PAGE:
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Drug drivers banned for 4,599 months and fined almost £60k in last year

PUBLISHED: 17:01 22 October 2018 | UPDATED: 17:01 22 October 2018

A drug wipe test proves positive for one driver  Picture: SUFFOLK ROADS AND ARMED POLICING TEAM

A drug wipe test proves positive for one driver Picture: SUFFOLK ROADS AND ARMED POLICING TEAM


Almost £60,000 of fines were handed out to drug-drivers across Suffolk in the last year - as figures revealed almost half of those tested at the roadside gave positive saliva samples.

The DrugWipe kit used by Suffolk Constabulary  Picture: SIMON PARKERThe DrugWipe kit used by Suffolk Constabulary Picture: SIMON PARKER

The rate of motorists successfully prosecuted following arrest on suspicion of driving with banned levels of drugs or medicine in their system was deemed “outstanding” by Suffolk’s police and crime commissioner (PCC).

Statistics for the year ending September 2018 showed 73.25% of 680 arrests made following failed roadside tests led to a charge or postal court summons.

New drug drive laws came into force from March 2015 setting limits for eight drugs associated with illegal use, such as cannabis and cocaine, along with eight common legally prescribed drugs.

Under legislation, officers use DrugWipe detector kits to check for the presence of illegal drugs in saliva before further blood tests are carried out at a police station.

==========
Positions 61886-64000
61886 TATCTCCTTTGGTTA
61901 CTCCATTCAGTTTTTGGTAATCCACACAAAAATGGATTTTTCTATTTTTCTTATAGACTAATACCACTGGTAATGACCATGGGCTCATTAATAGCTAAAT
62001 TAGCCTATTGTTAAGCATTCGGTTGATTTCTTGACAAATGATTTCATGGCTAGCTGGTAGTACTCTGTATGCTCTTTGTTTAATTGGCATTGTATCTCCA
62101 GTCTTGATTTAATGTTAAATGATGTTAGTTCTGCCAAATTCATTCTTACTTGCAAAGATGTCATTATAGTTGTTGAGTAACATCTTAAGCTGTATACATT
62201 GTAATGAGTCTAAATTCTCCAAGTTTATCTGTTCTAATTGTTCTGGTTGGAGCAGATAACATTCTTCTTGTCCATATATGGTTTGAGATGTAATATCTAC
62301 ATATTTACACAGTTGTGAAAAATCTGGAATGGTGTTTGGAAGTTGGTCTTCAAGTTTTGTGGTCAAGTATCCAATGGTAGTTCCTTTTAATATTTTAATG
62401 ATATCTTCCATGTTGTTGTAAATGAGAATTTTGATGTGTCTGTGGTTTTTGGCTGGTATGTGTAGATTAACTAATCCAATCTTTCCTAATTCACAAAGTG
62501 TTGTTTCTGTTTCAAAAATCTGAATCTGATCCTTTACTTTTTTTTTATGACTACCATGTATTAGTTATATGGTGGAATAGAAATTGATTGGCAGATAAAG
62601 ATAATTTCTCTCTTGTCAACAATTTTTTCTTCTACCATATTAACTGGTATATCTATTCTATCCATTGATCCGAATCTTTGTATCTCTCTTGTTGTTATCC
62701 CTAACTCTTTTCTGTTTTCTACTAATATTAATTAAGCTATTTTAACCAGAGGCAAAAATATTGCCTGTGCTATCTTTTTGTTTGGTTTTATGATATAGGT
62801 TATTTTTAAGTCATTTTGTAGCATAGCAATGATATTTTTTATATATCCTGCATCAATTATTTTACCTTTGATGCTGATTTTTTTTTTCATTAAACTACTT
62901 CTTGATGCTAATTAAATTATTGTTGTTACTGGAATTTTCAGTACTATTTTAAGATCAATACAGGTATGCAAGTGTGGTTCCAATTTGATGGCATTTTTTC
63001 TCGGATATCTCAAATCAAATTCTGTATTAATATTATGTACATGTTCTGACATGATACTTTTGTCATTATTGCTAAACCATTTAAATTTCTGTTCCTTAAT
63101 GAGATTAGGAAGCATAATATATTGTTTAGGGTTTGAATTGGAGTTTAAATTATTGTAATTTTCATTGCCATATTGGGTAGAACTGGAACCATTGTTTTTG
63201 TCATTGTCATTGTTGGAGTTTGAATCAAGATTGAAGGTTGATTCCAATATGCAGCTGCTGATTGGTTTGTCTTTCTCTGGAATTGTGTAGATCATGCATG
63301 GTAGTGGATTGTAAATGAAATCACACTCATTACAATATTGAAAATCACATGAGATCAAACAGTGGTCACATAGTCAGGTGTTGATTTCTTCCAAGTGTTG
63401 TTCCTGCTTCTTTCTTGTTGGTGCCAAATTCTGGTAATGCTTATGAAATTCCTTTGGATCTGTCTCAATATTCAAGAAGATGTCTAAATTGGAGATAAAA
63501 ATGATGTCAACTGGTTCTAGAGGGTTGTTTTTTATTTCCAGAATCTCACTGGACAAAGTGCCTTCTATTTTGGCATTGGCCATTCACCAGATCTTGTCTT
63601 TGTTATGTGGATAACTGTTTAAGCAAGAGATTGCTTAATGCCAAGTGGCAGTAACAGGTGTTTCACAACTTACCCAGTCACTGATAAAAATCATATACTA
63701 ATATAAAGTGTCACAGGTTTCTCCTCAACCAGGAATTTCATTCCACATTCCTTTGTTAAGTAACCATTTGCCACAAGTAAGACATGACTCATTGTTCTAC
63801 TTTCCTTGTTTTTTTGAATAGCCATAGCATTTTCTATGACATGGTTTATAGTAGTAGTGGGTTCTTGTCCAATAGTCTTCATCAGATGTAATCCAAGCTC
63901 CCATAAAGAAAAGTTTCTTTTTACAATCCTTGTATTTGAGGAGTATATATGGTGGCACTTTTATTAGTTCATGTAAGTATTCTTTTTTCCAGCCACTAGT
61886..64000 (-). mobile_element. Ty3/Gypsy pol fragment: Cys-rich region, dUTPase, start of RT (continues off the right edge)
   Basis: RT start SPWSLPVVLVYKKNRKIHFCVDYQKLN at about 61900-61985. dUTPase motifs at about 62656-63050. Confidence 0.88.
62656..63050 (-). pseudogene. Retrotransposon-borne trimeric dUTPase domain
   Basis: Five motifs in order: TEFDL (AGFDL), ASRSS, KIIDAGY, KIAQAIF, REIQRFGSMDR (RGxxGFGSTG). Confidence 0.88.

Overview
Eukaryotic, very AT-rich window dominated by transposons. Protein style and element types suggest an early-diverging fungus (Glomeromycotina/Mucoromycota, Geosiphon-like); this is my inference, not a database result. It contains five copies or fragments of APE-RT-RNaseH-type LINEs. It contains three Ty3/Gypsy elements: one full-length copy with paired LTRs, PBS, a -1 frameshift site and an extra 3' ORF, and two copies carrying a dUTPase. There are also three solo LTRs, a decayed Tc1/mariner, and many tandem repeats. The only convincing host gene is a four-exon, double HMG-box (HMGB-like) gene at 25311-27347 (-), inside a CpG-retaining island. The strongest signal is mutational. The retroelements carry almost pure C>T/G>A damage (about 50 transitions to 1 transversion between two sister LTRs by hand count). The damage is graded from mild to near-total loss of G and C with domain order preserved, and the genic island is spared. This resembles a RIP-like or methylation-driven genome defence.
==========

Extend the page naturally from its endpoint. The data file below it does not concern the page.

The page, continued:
Since last October, 1,500 kits have been issued throughout the force largely funded by an extra £120,000 from the Suffolk RoadSafe board at the end of 2017.

Together with colleagues in Norfolk, Suffolk police used the third most drug wipe tests of any forces in the country with 45% of tested drivers providing positive samples at the roadside.

Those brought before the court received a total of £58,826 in fines, 4,599 months in road bans, 172 weeks of imprisonment and 179 days in community orders with 2,562 hours of unpaid work.

Assistant Chief Constable Simon Megicks said: “The arrest to prosecution rate is about three quarters. It’s not quite an absolute liability offence (one not requiring proof of knowledge or fault on the part of defendant) but the charge rate is pretty high.

“If we added the numbers being processed at any one time (136 released under investigation), the rate would be even higher.

“I’m satisfied that we’re effective in taking drug-drivers off the road but we have to keep up the preventative message.

“It’s key that we still receive support from the PCC and others in order to afford the drug wipes.”

Suffolk PCC Tim Passmore said: “People should be aware that if they’re stupid enough to take drugs and drive, they’re going to punished.

“A lot has been done to take a serious approach to drug-driving and these figures are outstanding.

“Roads policing officers are pleased to have this capability.”

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